“As soon as I wanted to do this, I met barriers. Career advisers suggested “people like me” couldn’t become barristers. I vividly remember teachers making a mockery of me. If I didn’t have my family, I could have ended up in a totally different way. It just takes one or two people to say: “don’t do that” and the trajectory of your life changes.”
As Dévante Gravesande-Smith describes his adolescence, you realise the significance of the professional photographs he had taken to mark being called to the bar. The beaming 24-year-old in new legal robes isn’t just celebrating the end of his studies – he’s triumphing over a lifetime of unfairly stacked odds.
The grandson of West Indian migrants and a former resident of Brixton’s notorious Myatts Field Estate, synonymous with gang warfare and deprivation throughout his childhood, Dévante has faced the kind of hurdles all too shamefully common for young people of his background in Britain. And he’s quietly, determinedly skewered them all.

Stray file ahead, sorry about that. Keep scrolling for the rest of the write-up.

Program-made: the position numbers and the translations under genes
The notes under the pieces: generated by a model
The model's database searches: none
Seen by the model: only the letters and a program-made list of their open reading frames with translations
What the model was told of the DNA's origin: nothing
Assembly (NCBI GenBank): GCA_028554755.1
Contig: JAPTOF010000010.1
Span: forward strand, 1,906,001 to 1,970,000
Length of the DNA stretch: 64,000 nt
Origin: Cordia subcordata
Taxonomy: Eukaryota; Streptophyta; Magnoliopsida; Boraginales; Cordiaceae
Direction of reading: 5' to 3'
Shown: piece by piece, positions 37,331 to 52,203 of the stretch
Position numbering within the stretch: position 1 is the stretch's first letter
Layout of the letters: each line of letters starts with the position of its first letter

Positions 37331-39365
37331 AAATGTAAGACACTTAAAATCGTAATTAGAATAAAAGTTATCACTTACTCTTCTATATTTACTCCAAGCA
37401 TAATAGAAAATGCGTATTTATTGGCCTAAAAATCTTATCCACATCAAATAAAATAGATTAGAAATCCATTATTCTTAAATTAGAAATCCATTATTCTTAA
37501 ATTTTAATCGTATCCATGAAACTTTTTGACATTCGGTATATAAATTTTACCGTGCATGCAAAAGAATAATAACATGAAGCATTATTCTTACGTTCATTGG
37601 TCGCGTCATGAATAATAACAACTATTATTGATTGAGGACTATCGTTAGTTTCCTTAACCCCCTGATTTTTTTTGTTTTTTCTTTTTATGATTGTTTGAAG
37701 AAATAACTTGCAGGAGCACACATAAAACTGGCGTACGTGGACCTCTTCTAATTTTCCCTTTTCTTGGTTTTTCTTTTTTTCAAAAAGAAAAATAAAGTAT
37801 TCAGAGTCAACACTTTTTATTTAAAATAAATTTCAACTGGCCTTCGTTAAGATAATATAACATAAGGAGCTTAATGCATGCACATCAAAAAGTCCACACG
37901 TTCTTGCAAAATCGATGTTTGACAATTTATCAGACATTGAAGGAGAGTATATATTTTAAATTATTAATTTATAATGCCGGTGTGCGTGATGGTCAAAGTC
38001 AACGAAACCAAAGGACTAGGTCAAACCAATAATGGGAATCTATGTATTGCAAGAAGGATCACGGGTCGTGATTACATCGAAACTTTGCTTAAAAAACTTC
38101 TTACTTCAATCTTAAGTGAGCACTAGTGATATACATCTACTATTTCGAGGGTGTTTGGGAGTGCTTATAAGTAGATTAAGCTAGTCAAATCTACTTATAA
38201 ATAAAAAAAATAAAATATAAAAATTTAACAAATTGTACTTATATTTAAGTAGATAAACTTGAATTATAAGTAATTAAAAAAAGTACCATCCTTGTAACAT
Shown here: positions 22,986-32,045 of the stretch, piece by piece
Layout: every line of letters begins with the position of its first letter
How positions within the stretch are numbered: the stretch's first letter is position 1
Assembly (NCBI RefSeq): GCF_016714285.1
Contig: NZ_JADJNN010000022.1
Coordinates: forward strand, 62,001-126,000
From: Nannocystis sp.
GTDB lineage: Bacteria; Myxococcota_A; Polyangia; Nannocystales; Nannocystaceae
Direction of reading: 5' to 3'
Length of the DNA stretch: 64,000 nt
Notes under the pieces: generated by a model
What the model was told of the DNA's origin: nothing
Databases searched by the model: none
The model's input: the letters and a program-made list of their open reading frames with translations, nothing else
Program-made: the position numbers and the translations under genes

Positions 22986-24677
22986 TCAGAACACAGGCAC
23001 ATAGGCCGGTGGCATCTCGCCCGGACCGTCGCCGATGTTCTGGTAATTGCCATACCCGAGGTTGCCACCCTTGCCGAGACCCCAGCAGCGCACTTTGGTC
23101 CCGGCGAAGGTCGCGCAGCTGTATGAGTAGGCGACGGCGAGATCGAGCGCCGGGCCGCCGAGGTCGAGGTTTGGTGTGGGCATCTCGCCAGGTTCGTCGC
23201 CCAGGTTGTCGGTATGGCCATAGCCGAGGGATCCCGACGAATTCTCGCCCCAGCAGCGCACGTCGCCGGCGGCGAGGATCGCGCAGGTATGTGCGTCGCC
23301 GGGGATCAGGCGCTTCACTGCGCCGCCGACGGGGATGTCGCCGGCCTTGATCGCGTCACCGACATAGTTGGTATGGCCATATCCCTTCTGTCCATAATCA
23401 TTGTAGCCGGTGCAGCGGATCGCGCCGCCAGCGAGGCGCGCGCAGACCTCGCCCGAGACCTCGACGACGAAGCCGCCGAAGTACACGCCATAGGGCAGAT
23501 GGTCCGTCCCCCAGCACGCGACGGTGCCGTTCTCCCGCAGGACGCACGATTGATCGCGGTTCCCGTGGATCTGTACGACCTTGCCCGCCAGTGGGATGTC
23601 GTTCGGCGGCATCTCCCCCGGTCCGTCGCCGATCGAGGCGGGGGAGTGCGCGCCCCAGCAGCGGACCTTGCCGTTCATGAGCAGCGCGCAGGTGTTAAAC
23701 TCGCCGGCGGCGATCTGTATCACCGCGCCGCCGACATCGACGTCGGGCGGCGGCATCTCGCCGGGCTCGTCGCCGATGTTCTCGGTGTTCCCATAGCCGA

Speaking from his mum’s home just days after being called to the bar – “It’s still surreal!” – the softly spoken south Londoner is grace and charm personified. But doubt this brightspark’s mercurial drive at your peril. “I’ve always preferred people to underestimate me,” he grins. “I take it as a challenge: go ahead that it’s not possible for me to achieve, because it is. If I’d followed the goalposts other people set for me, I’d be a totally different person. I focused on what I wanted to do, stuck to it and it paid off.”
Unwavering determination comes, Dévante says, from his DNA. “It was tough for people to find their feet in Britain,” he says of his family’s struggle to assimilate, “but my mum and her parents had that tenacity from early on. It’s generational, that grit. Never give up. Never stop trying.”